In the context of transmen of color, their deviance comes in the following forms: 1) challenging a colonial, patriarchal, violent expression and definition of what it means to be a man 2) rejecting the original and forced female gender identity at birth, which can be threatening to male dominance itself 3) being a man of color whose masculinity will always be defined in relation to white men. What room is there for trans* people to speak (and be heard!) and to be protected if this is the culture in which they are living in, in a culture where they are not even human and even less human if they are Black? What room is there for transmen to live safely as men without buying hormones and surgeries, as if to legitimize their identity for the rest of the world? What room is there for transmen of color to live as Black men, either rejected by their own community or accepted and then targeted by the rest of the system?

Transmen, and transgender folks in general, are in a unique position to critique the effects of patriarchy in ways that non-transgender people—also referred to as cisgender[2]—are not equipped to do so. On one hand, I have the firsthand experience of female socialization and the abuse I received as a result, yet I am now (mostly) part of that group I suffered at the hands of their behavior.  As a transman of color, I am constantly negotiating my place in feminism. Therefore:

How can I voice my unique experience of being a man of female socialization without speaking for or overpowering women?

How can I advocate for and support women without equating their daily lives with my past life?

How can I advocate for transgender people without speaking for transgender women—a reproduction of white, heteronormative patriarchy?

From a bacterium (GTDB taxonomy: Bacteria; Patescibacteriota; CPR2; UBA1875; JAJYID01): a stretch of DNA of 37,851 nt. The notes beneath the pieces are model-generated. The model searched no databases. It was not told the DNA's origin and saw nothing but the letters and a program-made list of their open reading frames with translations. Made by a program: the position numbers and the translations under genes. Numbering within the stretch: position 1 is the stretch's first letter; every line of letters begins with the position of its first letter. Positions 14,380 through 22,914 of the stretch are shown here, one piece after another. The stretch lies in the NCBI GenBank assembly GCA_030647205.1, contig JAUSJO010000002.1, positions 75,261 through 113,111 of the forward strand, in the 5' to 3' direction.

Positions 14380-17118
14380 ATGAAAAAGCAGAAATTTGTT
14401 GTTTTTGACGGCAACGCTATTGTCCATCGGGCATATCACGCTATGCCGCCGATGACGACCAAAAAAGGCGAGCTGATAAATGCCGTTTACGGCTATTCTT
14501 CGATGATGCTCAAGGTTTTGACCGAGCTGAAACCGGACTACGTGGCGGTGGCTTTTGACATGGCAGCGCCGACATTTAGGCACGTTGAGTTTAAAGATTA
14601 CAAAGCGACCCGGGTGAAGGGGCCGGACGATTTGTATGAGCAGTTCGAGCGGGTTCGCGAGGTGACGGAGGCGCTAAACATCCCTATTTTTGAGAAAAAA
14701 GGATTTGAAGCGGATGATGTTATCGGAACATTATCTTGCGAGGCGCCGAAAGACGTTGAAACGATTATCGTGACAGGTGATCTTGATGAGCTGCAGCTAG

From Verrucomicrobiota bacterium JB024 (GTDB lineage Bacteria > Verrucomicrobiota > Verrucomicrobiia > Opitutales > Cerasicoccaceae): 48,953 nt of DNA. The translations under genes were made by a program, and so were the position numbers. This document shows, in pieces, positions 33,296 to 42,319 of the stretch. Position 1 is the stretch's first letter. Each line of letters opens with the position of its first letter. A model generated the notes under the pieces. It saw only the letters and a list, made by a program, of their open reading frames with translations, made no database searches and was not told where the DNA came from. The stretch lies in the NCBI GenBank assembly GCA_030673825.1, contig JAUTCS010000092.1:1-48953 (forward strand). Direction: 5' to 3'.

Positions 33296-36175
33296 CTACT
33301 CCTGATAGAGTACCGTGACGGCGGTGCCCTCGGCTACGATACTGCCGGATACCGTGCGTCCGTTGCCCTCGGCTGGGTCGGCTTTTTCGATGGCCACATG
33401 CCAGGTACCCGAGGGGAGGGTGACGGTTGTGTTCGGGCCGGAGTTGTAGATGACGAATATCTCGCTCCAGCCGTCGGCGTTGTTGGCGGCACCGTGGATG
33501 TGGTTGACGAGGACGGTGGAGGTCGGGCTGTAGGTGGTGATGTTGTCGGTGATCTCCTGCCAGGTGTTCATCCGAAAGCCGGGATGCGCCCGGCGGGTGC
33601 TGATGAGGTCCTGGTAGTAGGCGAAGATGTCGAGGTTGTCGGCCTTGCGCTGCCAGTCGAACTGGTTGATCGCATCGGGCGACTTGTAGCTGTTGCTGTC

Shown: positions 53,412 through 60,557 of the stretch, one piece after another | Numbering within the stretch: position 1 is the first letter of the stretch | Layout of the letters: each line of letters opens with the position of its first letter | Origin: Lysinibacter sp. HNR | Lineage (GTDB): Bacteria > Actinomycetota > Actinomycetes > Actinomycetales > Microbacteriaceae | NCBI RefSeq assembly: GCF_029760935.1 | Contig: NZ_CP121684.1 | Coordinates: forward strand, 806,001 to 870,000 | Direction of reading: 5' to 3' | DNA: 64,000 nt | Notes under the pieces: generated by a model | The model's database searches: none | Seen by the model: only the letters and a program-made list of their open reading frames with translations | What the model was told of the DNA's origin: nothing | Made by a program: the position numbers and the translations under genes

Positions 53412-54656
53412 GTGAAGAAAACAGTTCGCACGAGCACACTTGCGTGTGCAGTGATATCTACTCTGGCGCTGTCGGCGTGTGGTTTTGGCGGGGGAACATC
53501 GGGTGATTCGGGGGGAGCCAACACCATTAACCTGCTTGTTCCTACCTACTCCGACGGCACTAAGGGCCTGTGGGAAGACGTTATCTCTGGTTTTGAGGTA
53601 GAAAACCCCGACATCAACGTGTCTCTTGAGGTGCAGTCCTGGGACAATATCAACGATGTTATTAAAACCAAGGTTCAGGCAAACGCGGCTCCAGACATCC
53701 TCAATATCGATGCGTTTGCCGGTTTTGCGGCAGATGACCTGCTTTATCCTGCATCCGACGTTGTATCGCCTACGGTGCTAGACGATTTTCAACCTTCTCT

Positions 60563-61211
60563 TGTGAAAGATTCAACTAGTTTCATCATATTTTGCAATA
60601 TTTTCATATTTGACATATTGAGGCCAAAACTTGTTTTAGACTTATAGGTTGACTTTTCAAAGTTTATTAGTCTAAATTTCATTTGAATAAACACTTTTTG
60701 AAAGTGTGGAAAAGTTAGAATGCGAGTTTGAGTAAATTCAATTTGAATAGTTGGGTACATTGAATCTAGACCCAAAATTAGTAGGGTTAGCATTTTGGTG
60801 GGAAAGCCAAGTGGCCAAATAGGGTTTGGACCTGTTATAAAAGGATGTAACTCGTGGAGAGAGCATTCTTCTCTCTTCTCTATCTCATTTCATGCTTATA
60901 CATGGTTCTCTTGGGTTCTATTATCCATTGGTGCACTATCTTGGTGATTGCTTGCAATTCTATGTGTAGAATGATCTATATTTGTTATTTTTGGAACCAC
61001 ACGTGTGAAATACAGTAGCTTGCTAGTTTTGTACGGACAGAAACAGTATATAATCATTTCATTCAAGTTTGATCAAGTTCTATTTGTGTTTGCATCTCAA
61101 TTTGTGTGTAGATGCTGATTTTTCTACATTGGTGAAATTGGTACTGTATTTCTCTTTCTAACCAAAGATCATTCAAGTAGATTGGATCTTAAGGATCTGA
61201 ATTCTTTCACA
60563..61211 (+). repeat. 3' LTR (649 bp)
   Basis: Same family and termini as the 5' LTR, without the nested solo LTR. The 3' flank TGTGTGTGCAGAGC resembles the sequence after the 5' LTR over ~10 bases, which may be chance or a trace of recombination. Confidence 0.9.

How can I create and express my masculinity in a way that rejects the white standard of manhood and practices both racial and feminist solidarity?

How can I not make the assumption that I am unable to be a misogynist as a result of this socialization, and hold myself accountable for my male-privileged behavior?

I am still in pursuit of the answers to these questions. Adjusting to male privilege has been an aspect of my transition I was not prepared for. I am constantly and critically reflecting on the way in which I navigate my male privilege to ensure that my participation in feminism produces valuable, healthy, and safe relationships with women, while also calling out and holding my male peers responsible for their anti-feminist actions. Although an aspect of my transition has included an aesthetic reproduction of what is stereotypically deemed as “male”, I am not interested in reproducing the stereotypical sexism, misogyny, and power dynamics as an expression of my manhood.

I am committed to building relationships with women that are not sexual or dominant in nature, and supporting women in all efforts for liberation without being the face of the movement or invalidating these efforts by finding a way that it would (not) benefit men. I have no interest in nor am I in any position to speak for the experiences of women, especially women of color and transgender women. I am not interested in using anti-woman sentiments as part of building my manhood. As a feminist transman of color, I am in a lifelong investment in creating and expanding expressions of masculinity in ways that do not utilize domination.

[1] Gender dysphoria refers to negative feelings arising from some aspect of gender experience, possibly including but not limited to an assigned gender different from one’s gender identity, where one’s sexual characteristics seem wrong, and/or other’s perceptions of one’s gender

[2] denoting or relating to a person whose self-identity conforms with the gender that corresponds to their biological sex.

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E.J. Dávila

is a FTM transgender Boricua. He is a graduate of sociology and latin american & caribbean studies at SUNY Binghamton. In his spare time he likes to read and write poetry, play guitar, immerse himself in local/ sustainable food movements, and fight the white power structure.